(rather than being pro-active with pre-planned strategic objectives).Non-proliferation of nuclear weapons in North Korea up so far. US. this talk proved how difficult it is to appease everyone at the same time. The key lesson from this is to be able to draw the will of the six nations through putting them altogether at the hexagonal table. and the interests of these other five nations and their existing relationship with North Korea. Overall. as he took over the baton from his predecessor with many retracted steps. being that there is much patching-up to do considering how talks have fallen apart before. However. The former being that this has been done before. Russia and South Korea. who is the Secretary of State of the US. there may be a chance that Hilary Clinton. The latter. added with a lack of common interests in the Northeast Asia. may be inclined to take the same route in dealing with North Korea. just like how we have seen in the previous talks. Consequently. and lack of willpower to compromise for a strategic common aim and goal. Such initiative was undoubtedly brilliant. As described by O’Hanlon and Mochizuki. there is good news. so previous elements of success can be ‘duplicated’ in the current re-initiation of the six-party talks in reigniting the engine of the six-party talks. who also happens to be President Clinton’s spouse. US policy toward North 12 . this six-party talks is bound to head for another round of failure. only time will tell as the world now watches in anticipation how President Obama will take the lead on. Whatever it is. and that relationship and trust had been strained along the years. Japan. the most effective way forward would be a unified and collective approach taken by all these 5 nations. Given the differences in motivation. given that the past Agreed Framework was rolled out under President Clinton. The next question that ensue is – where do we stand today? Well. Stepping stones needs to be strategically planned out and carefully implemented to rebuild the path towards an effective relationship. but the discussions held between them were nonetheless futile since they have been thus far not reached any consensus. such as the analysis of international reaction in approaching this matter. this countries all display different responses. were formed to provide a platform for them to ‘coax’ North Korea to come back to the NPT through dialogue. one should not completely disregard the experience from this accord. Ideally. The Bush administration was well known for its military policy of ‘eliminating the slightest elements of North Korea’s military power’. US’s response towards this development of cooperation has been ad hoc and reactive. As for the relationship between the US and North Korea. 3. As long as there are divisions in opinion and cold treatment towards North Korea. objectives. and mostly crisis-driven. This action immediately pushed back whatever relationship had been established between the two countries to see déjà vu of the US’ hegemony at the height of the Korean War 50 years ago. and also bad news. Nevertheless.2 Six-party talks -the attempt at a multilateral security order The six-party talks originated as a result of North Korea withdrawing from the NPT in 2003. we are now back to square one again. one should bear in mind that the Obama Administration has much catching up to do. As symbolically shown. These talks involving China.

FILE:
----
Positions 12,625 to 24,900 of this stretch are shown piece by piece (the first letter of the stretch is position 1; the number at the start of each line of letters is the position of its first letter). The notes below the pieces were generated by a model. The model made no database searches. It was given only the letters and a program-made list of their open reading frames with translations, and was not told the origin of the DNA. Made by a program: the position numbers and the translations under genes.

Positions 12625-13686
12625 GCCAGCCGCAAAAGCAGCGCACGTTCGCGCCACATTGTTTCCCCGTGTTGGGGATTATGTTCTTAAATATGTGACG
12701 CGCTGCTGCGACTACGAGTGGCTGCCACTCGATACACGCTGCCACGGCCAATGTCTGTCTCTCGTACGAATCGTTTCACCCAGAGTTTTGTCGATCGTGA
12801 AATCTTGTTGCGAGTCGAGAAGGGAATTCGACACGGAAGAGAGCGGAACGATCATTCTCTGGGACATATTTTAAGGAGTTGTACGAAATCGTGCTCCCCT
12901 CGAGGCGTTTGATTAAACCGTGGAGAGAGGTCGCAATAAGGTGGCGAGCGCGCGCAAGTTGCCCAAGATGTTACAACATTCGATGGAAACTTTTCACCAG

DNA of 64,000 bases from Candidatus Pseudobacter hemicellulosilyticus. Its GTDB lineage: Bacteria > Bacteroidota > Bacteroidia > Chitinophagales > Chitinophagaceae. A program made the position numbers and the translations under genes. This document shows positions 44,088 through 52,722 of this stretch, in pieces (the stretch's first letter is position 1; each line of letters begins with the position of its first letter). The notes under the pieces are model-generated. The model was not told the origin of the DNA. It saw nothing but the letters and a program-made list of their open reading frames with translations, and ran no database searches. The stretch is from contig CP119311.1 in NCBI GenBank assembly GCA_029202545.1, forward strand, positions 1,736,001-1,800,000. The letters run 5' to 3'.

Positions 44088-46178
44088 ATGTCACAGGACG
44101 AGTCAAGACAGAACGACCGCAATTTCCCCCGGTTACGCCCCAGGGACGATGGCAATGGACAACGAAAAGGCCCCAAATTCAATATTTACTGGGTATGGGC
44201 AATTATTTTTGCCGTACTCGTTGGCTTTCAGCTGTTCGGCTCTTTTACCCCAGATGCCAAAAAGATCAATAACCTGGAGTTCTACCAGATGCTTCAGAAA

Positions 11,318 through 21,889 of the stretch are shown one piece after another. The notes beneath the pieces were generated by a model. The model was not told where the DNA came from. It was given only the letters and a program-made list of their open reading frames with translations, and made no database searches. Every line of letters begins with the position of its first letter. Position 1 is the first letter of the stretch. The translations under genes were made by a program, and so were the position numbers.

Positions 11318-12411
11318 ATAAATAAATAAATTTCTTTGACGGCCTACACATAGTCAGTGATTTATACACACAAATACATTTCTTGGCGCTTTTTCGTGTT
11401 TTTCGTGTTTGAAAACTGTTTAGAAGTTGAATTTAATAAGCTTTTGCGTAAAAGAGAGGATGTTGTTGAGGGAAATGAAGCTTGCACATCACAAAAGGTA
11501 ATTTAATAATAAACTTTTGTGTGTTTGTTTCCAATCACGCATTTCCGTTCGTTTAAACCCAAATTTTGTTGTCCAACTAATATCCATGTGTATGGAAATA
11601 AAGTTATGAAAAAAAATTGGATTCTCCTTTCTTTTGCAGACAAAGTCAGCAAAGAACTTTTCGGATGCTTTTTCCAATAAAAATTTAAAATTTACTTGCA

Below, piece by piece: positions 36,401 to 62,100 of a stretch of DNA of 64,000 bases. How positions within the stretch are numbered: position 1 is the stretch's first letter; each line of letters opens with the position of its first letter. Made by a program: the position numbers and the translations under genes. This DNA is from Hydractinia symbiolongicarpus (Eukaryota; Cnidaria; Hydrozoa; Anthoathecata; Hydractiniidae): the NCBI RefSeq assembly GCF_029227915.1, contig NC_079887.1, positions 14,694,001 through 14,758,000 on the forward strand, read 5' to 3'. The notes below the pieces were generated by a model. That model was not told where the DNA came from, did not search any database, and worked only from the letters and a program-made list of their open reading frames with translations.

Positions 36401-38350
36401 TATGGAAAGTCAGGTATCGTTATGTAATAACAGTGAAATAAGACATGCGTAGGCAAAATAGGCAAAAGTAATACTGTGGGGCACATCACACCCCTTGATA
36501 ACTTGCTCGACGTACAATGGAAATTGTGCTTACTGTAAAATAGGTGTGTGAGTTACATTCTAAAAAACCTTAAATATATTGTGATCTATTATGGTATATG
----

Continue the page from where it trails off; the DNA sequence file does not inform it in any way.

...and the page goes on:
Contemporary issues in public international law Korea in the last decade has been. this is seen as a lack of action by the Chinese. Japan not only restricts more of its outflow of Japanese personnel to North Korea. weapons and counterfeiting trade. Initially. eventhough China is not in favour of such a growth of nuclear ambition in its neighboring soil. thereby motivated to be more of a ‘middle-power’. this holds them back from openly presenting their views. China is known to have given a degree of latitude towards North Korea despite being aware of North Korean’s illegal drugs. (Autumn 2003) 33 Though in principle. Comparing Russia and China. In a nutshell. Of all the six-party countries. Deducing from the fragmented and different approaches taken by the countries above. North Koreans has more faith and trust in the latter. in reality. On the one hand. especially if it is perceived to be intrusive to the Chinese’ sovereignty. and Beijing is forward as a kick-start to solve this denuclearization dilemma. one thing is for sure here: the most promising route to resolve the worsening nuclear crisis in Northeast Asia is for Washington. Nevertheless. Russia’s influence on North Korea has lost its grip. The Center for Strategic and International Studies and the Massachusetts Institute of Technology The Washington Quarterly. Since the North Koreans have not always been consistently in favour of having an official level talks with the South. this ‘functionalist’ relationship has proven to be a convenient opportunity for North Korea to deal with the South. Hence. South Korea. they are extremely cautious at such meetings. thereby. China is the only country perceived to be most trusted by North Korea. on the other hand. focusing on the crisis du jour rather than on a broader game plan32. As many academics note. This explains its pursuance of modest goals. ‘Toward a Grand Bargain with North Korea’. for the most part. In this context. In fact. Japan is thought to be most committed party in carrying out the UN sanctions and severing its ties with North Korea to a greater extent especially after the second nuclear test. the Chinese supports the idea of multilateral dialogues to promote mutual cooperation and understanding. desiring only for reduced tension on the peninsula. Russia’s involvement can generally be perceived as not wanting to be left out of the equation and hopes to retain some form of control and influence over this matter. such as approaching this with functionalism and 'moderation'. China is not the biggest fan of US-led infamous interventions in the middle eastern region. narrow and tactical . North Korea’s nuclear ambitions is drawing China’s agitation. more so if the topic relates to sensitive matters as regional conflicts. However. 13 . this platform could be leveraged by all the parties involved to try to first build confidence and base of trust. in that it tries to diffuse the tension with its Northern counterpart through improving ties by way of expanding trade relations and facilitating the movement of people between the two Koreas for the purpose of business cooperation. its approach to this matter is not be too pressing on North Korea. it also went to the extent of amending its law to carry out inspections on cargoes originating from North Korea. Seoul. Tokyo. on the other hand. the author deems that the most plausible and realistic way forward is to follow the 32 O’Hanlon and Mochizuki. tries to avoid a further conflict with North Korea. some analyst view this as China’s strategy of slowly building a confidence base with North Korea. having a common communist historical background. The participation of the Chinese is thought to be reluctant and defensive in general33.